What Berio has done, actually, has been to recast the entire time-span of this final scene, to the point where his own musical fabrications impart a far more naturalistic flow to the events themselves. Small glints of Puccini’s music speed the process; Calàf delivers his crucial kiss to the music (“gli enigme sono tre”) of his first response to Turandot in Act II. Rather than the echoes of “Tristano” that Puccini might have evoked for the ensuing duet, there comes next what amounts to a small tone-poem, nearly three minutes’ worth of purely orchestral music, skidding through harmonies dense and disturbing, dealing wordlessly what no ice-bound soprano need verbalize upon the tenor’s first kiss. The harmonic density may raise hackles among purists; remember, however, that Puccini’s own last years were largely spent in discovering the musical world around him – Stravinsky’s Petrouchka and, more remarkable, Schoenberg’s Pierrot Lunaire.. There’s good reason to suspect that he might have welcomed Berio’s tampering far more heartily than Alfano’s flattening.
“Turandot finirà pianissimo”; wrote Puccini to librettist Adami. “This new Turandot,” said Berio to a radio interviewer, “will end exactly so.” Prince Calaf (“il principe priapico,” says Berio, the “horny Prince”) reveals his name – in a close rewrite of Alfano’s frantic crescendo on a four-note figure – and Turandot drags him off to meet his fate. “Amore!!!” sing they both on his-and-her B-flats (as in Alfano 1) as faint echoes of “Nessun dorma” percolate through the orchestra. But then the music subsides; little by little there is darkness both visible and audible. An audience, awaiting the customary “happily ever after” choral outburst of the Turandot they’ve all known and loved, sits stunned. You hear it on the tape: a long moment in which the silence is further prolonged, then the cheers.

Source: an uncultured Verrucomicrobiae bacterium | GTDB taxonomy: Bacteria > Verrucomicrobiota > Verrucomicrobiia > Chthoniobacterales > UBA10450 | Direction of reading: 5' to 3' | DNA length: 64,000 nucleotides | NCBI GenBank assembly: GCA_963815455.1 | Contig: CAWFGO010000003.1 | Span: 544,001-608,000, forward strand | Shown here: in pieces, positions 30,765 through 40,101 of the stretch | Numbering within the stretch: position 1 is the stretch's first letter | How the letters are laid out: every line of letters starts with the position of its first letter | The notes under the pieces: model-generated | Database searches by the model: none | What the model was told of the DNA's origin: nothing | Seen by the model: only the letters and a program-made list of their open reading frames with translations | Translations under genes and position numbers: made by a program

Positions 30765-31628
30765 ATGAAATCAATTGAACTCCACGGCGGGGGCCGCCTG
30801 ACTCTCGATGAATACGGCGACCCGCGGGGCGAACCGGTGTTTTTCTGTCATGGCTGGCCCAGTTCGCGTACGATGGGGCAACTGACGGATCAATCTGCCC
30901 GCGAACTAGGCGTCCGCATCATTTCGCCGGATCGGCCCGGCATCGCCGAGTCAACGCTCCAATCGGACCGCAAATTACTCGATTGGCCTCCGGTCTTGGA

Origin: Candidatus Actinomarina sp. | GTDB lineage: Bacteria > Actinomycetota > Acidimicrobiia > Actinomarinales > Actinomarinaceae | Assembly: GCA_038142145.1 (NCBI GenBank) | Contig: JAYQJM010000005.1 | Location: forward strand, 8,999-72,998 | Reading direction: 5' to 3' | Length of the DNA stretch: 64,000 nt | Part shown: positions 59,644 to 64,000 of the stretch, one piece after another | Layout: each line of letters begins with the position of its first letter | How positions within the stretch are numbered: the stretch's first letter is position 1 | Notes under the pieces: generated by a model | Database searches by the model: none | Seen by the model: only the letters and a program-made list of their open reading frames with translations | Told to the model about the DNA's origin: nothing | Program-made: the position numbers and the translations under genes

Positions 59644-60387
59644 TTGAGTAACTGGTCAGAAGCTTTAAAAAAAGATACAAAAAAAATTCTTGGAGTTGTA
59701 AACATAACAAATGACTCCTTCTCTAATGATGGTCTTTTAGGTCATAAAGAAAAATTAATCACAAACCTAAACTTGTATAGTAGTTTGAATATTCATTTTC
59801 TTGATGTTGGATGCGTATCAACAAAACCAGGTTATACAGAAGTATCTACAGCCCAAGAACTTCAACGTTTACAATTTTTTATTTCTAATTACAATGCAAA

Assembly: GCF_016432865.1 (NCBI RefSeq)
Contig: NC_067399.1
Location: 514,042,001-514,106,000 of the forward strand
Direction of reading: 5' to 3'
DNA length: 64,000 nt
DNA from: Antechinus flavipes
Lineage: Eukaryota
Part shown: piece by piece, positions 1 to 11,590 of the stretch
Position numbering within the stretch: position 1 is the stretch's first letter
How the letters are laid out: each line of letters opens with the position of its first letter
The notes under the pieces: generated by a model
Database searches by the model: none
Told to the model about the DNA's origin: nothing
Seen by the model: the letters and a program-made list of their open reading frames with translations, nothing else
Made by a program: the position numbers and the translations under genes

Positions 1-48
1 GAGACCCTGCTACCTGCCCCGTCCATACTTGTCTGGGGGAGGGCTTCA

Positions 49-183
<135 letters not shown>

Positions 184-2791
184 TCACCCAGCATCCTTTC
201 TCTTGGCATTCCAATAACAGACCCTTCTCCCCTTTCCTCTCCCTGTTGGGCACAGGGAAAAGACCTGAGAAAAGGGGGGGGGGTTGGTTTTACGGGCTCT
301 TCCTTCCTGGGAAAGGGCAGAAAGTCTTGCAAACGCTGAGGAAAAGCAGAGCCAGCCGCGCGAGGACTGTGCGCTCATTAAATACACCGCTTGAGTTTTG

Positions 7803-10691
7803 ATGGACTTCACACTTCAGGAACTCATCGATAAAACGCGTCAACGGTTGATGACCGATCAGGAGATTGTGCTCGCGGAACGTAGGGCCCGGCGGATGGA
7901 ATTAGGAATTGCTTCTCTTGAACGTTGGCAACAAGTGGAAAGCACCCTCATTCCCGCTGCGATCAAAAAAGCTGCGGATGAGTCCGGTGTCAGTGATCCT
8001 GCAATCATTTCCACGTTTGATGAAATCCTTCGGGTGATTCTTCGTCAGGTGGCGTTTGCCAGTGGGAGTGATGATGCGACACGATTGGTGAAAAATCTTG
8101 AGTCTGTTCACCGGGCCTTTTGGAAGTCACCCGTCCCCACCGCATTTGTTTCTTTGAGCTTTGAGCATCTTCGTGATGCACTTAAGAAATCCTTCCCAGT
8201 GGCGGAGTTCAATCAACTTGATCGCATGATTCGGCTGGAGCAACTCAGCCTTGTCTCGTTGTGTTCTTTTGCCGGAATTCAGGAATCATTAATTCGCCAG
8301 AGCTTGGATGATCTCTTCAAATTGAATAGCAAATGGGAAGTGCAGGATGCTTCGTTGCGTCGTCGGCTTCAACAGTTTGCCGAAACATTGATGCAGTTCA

Does it work? As music drama created by Luciano Berio – composer of the magnificent Un Re in Ascolto revived not long ago in Chicago and eminently deserving – it works quite well, a “rendering” of thematic fragments by Puccini to stand beside his Schubert piece. The diehards will surely have trouble with the new Turandot. There were dark mutterings after the Kent Nagano-led Los Angeles performances last June – brought on by the somber new ending and by Giancarlo del Monaco’s murky staging that obliged the antagonists — neither alternating pair a vocal experience to sing about — to bellow at one another over the abandoned corpse of hapless Liù and to perpretate their final music in what looked like somebody’s abandoned attic. But even Gergiev, who delivered a stupendous performance at Salzburg, by the way, has confessed that he will probably revert to Alfano 2 when circumstances so ordain. As an example of a great composer’s respect for a venerable colleague and countryman, however, Puccini/Berio is definitely win/win.